There are 12 people on the executive, including football boss Steve Hocking, chief financial officer and general manager of broadcast and clubs Travis Auld and general counsel Andrew Dillon.
But the pay cut for the AFL’s leadership group is viewed as essential given that they are asking the entire industry – the clubs, the players, the coaches and staff – to accept severe austerity measures to enable the clubs and competition to survive the loss of crowds and games and revenue in what shapes as the most serious financial challenge the game has faced.
McLachlan, who said he would take a pay cut on Monday when announcing that the season would be reduced to 17 home-and-away games, was paid $1.74 million in 2016 when the AFL last allowed the chief executive’s salary to be made public.
The figure of 20 per cent is the same amount that the AFL and McLachlan have suggested that the players accept. As yet, the players have not accepted a deal with their union, the AFL Players’ Association, which wanted the AFL to keep open the option of a 22-game home-and-away season.
McLachlan revealed on Friday that games would be shut down for 30 days in the event of a positive test to COVID-19 by any player. Previously, the AFL had said there would be no games for at least 14 days in the event of a confirmed case of coronavirus.
But the shutdown – viewed as a matter of time by the AFL – could last for far longer than 30 days given the government view that the pandemic would not peak for some weeks. A positive test for an official who is in close contact with players also would prompt games to be postponed.
The clubs are still awaiting further guidance from the AFL about cost-cutting and new rules that govern what clubs can spend on football. It is certain that the soft cap on football department spending will be cut, with industry sources saying the AFL is considering a reduction over two years, not just 2019.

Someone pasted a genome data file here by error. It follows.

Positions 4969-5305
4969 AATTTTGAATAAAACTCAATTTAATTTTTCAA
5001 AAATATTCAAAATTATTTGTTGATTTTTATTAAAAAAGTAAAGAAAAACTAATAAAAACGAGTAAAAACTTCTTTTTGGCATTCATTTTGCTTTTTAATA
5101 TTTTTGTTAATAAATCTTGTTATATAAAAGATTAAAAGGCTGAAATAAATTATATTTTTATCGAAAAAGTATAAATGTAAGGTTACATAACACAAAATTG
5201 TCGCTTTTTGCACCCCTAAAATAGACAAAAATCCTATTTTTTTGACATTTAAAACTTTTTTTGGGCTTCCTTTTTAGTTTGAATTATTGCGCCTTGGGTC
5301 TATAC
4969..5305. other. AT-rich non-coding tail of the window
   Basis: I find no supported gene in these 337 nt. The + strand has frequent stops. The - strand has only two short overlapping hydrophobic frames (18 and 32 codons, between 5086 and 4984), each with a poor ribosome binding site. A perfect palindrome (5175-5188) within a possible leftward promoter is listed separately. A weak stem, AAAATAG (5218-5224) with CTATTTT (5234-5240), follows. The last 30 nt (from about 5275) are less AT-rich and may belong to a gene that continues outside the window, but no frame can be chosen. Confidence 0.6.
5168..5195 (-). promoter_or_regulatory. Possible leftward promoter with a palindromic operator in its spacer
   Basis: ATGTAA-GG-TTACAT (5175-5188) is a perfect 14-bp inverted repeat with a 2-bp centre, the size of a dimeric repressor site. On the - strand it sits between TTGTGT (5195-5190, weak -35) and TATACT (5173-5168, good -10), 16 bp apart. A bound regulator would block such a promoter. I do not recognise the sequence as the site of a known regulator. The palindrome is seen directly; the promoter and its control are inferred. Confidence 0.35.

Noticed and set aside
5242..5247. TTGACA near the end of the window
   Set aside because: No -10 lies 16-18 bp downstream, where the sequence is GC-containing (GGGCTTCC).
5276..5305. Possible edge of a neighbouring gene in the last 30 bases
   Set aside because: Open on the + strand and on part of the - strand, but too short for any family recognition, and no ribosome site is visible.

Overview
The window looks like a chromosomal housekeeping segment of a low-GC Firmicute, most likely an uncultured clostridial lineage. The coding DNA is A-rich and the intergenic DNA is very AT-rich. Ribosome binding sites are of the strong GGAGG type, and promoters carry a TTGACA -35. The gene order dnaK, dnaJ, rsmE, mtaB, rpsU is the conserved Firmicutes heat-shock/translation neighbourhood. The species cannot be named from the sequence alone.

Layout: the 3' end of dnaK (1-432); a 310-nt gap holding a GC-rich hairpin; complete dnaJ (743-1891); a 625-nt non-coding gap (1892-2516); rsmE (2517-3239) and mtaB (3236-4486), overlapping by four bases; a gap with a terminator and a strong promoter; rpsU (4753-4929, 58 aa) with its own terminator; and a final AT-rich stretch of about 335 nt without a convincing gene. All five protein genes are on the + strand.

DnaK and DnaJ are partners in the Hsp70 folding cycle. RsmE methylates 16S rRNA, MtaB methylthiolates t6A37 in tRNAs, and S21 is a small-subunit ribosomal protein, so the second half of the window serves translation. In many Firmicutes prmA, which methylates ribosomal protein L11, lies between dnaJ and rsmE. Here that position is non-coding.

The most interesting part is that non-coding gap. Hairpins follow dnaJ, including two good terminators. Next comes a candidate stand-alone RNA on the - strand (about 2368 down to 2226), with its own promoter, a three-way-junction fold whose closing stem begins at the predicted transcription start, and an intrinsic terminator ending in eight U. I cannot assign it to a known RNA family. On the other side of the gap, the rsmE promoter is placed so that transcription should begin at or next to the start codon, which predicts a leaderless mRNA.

The clubs have already taken some measures to reduce costs – such as cutting back on travel and discretionary spending – but are not yet slashing football department budgets, as they will, until the AFL provides further advice.
Essendon will consider delaying some of the construction planned for their Tullamarine headquarters, the incomplete works having a cost of several million dollars. The club’s Hall of Fame and museum are part the next stage of their building project at The Hangar.
The Bombers are looking at creative ways they can still complete those works without risking their financial health, but as with St Kilda – who have major works to complete at Moorabbin that will also cost millions – the facilities are not a priority compared with the club’s immediate challenges, albeit Essendon’s fiscal position is much stronger than St Kilda’s.
Hawthorn have already postponed further work on their planned new facility at Dingley due to the loss of crowds for the foreseeable future and potentially the whole season as a result of the coronavirus.
Jake Niall is a Walkley award-winning sports journalist and chief AFL writer for The Age.